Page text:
Horne Z, Powell D (2016)
PLoS ONE 11(7): e0154780.
Moral dilemmas often pose dramatic and gut-wrenching emotional choices. It is now widely
accepted that emotions are not simply experienced alongside people’s judgments about
moral dilemmas, but that our affective processes play a central role in determining those
judgments. However, much of the evidence purporting to demonstrate the connection
between people’s emotional responses and their judgments about moral dilemmas has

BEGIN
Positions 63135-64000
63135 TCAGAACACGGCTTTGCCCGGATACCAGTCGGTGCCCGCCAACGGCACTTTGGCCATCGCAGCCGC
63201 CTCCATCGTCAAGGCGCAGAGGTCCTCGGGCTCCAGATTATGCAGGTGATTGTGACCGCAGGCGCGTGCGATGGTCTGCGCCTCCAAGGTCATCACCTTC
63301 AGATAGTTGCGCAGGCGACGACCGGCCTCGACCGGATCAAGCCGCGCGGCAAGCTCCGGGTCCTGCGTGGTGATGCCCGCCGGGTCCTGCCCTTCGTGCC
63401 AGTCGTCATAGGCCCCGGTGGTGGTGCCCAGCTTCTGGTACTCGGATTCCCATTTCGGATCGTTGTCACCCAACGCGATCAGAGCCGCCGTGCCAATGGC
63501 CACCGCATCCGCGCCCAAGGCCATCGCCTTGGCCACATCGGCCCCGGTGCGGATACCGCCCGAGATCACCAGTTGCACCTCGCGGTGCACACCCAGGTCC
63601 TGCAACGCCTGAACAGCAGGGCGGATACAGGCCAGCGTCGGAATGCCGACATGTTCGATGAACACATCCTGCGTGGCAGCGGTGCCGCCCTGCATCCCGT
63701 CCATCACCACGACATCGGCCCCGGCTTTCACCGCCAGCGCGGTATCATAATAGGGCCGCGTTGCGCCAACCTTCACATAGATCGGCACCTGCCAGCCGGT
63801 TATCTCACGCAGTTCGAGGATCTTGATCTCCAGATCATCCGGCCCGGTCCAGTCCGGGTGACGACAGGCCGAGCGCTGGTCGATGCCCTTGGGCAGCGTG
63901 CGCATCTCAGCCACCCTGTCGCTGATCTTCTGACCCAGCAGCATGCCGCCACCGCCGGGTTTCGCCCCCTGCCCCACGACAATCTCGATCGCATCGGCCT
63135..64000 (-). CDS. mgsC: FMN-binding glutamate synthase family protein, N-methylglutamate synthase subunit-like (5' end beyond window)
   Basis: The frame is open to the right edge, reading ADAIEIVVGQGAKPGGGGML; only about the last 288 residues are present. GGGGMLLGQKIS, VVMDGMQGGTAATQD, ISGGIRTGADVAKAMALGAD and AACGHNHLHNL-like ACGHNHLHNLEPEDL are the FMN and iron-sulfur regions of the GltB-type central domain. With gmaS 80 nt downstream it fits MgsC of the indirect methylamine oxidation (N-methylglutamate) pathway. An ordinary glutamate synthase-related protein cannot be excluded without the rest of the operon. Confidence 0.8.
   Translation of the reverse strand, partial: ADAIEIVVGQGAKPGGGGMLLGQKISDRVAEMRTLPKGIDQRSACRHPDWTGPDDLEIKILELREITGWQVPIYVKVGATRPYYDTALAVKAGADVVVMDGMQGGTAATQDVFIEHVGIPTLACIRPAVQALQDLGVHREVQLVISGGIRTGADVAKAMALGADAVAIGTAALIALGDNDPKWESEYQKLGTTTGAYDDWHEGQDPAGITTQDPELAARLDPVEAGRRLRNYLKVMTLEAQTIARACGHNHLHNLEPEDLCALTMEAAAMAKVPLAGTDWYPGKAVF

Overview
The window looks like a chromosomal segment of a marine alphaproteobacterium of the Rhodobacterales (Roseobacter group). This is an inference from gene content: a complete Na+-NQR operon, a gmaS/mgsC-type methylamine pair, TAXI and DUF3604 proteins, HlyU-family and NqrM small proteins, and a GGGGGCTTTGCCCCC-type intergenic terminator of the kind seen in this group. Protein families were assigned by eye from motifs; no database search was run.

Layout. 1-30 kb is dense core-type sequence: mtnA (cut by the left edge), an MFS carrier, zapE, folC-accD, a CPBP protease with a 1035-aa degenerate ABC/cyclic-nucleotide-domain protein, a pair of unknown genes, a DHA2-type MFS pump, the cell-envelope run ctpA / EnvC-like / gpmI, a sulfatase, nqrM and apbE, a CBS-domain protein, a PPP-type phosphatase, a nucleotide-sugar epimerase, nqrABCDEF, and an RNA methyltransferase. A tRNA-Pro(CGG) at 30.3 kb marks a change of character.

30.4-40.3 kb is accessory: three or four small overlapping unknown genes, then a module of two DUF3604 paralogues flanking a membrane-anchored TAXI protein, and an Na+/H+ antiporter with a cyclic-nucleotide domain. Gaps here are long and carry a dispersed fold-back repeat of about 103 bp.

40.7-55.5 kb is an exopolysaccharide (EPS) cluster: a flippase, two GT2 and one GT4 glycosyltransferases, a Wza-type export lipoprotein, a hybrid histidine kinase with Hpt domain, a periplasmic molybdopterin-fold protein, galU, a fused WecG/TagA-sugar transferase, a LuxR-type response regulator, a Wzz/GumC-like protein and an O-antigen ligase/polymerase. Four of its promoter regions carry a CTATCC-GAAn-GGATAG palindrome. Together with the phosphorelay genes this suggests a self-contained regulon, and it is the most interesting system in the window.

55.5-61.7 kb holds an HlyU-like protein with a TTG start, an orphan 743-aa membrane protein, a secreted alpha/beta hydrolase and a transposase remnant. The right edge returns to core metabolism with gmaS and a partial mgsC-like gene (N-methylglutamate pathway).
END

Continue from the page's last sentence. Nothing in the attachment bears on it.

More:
recently been called into question. In the present studies, we reexamined the role of emotion
in people’s judgments about moral dilemmas using a validated self-report measure of
emotion. We measured participants’ specific emotional responses to moral dilemmas and,
although we found that moral dilemmas evoked strong emotional responses, we found that
these responses were only weakly correlated with participants’ moral judgments. We argue
that the purportedly strong connection between emotion and judgments of moral dilemmas
may have been overestimated.
The article is here.